3 States of Water: Solid, Liquid and Gaseous [New]

Usually, we all know water exists in three different states of water. Thus they were solid, liquid, and gaseous. For instance, if you have been taken a look, the clouds, rain, and snow were made up of water. Right?

Like in brief, rain looks in terms of liquid water. Cloud is comprised of many ice crystals or tiny droplets. While getting back towards gas it is considered as water vapor.

States of Water Solid, Liquid and Gaseous

Hence if the air is described as moist then let me tell you the air is filled with large/ huge amounts of water vapor. Anyway, to give you more idea about the states of water and its significance, you are suggested to go through the below contents now itself.

States of Water: Solid, Liquid, and Gaseous

Pure water is tasteless, odorless, and colorless. Water can be in three states: solid (ice), liquid, or gaseous (vapor). Clouds, snow, and rain are made up of some form of water. A cloud is made up of tiny drops of water and/or ice crystals, a snowflake is an aggregate of many ice crystals, and rain is just liquid water.

Solid water ice is frozen water. When water freezes, its molecules separate further, making ice less dense than water. This means that the ice will be lighter than the same volume of water, so the ice will float on the water. Water freezes at 0 ° Celsius, 32 ° Fahrenheit.

The liquid water is moist and smooth. This is the form of water that we are most familiar with. We use liquid water in many ways, including for washing and drinking.

The water and gas: steam is always present in the air around us. You can’t see it. When you boil water, the water changes from liquid to gas or steam. As some of the water vapors cool, we see it as a small cloud called vapor. This vapor cloud is a mini-version of the clouds we see in the sky. At sea level, vapor forms at 100 ° Celsius, 212 ° Fahrenheit.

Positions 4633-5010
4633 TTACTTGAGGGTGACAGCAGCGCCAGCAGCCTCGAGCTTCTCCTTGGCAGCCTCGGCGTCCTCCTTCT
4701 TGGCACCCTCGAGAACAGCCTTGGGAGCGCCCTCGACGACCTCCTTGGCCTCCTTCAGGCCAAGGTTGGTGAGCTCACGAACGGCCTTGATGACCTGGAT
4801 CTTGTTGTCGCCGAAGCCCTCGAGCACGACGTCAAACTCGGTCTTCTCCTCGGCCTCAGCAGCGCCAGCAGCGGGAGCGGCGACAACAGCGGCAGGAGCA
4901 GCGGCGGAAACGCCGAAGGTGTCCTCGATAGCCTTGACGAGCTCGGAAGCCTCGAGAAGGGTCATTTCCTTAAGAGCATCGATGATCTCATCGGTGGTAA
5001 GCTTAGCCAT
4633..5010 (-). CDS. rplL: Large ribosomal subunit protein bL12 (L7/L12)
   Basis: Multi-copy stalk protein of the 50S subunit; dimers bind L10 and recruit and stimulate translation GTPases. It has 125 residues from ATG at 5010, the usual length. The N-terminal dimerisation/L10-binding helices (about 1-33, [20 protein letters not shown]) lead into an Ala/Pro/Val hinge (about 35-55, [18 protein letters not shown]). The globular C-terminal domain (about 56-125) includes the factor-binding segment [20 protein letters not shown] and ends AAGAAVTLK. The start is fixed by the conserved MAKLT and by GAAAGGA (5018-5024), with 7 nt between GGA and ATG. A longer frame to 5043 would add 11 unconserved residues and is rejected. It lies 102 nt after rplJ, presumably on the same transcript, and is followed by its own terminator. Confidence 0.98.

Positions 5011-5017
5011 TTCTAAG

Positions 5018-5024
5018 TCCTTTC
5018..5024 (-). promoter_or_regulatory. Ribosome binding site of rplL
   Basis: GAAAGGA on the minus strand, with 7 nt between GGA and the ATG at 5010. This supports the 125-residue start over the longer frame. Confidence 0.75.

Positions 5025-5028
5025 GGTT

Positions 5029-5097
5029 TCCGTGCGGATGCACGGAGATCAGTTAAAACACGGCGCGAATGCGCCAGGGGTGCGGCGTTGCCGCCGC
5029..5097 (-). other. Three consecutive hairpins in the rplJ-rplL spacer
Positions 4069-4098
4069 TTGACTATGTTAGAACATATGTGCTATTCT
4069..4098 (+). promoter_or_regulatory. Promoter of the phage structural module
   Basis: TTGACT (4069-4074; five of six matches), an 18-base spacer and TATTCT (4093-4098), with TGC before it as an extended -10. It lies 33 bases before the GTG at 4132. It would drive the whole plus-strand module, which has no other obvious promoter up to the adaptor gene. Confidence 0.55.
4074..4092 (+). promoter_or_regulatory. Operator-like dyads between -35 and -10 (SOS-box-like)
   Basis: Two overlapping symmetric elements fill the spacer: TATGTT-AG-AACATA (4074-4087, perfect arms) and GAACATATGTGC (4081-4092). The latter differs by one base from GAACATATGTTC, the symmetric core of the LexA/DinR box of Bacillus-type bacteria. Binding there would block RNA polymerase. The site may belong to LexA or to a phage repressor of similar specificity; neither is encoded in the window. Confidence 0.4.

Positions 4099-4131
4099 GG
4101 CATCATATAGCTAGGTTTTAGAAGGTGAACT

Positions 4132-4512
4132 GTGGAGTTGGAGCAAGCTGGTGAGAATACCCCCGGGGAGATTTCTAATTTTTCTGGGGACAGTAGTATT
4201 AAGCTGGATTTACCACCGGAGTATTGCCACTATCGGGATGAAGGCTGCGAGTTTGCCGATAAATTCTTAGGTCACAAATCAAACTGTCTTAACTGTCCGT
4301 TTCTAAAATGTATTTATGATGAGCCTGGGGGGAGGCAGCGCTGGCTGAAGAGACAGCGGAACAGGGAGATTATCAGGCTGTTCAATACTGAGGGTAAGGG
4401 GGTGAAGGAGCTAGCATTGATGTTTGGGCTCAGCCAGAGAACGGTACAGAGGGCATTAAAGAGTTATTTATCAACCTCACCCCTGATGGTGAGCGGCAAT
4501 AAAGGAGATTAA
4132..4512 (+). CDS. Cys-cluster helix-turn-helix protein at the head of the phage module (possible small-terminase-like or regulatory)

examples of gas form of water

Water vapor sticks to small pieces of dust in the air. Forms raindrops in warm temperatures. In cold temperatures, it freezes and forms snow or hail.

When we refer to the amount of moisture in the air, we are actually referring to the amount of water vapor. If the air is described as “humid,” that means that the air contains large amounts of water vapor.

Water Phases Experiment

1. Dry your hands with a towel. Feel your palm. Is it wet or dry?

2. Keep your hand in front of his mouth about 3 cm away. Breathe out slowly about 8 times into the palm of your hand. Don’t blow. When you’re done, feel your palm. How does it feel Is it wet or dry?

Your palm should have felt wet. That wet sensation was water vapor. Remember that we exhale water vapor. If you have a dog or a cat, you can feel the water vapor that they exhale.

Try this with a mirror. Watch the water droplets form in the mirror. The water vapor you breathed out is now turning into liquid water in the mirror. Why?

Let’s see why… What happens to water when it changes from a solid to a liquid to a gas?

Changes from a solid to a liquid to a gas or from a gas to a liquid to a solid are called phase changes.

When substances like water change phase, their physical properties change, but not their chemical properties. Melting, freezing, condensation, and evaporation are examples of phase changes.

The phase of a substance depends on temperature and pressure. Water molecules change in each phase. Molecules in solid water clump together and in the gas they separate.

The New State of Water?

We are taught from an early age that water can exist in three different states as shown below image, but an international team of scientists has recently found signs that liquid water could actually come in two different states.

4 forms of water

The researchers were surprised to discover that a number of physical properties of water change its behavior between 50ºC and 60 ℃. This sign of a potential shift to a second liquid state could spark a heated discussion in the scientific community. And, if confirmed, it could have implications for a wide variety of fields, including nanotechnology and biology.


Hopefully, the information shared above is crystal clear. If any doubts, mention them in the comment section. We will help and clear it out. Anyways, keep in touch with the best water purifier reviews and learn the needful information shared over this site.

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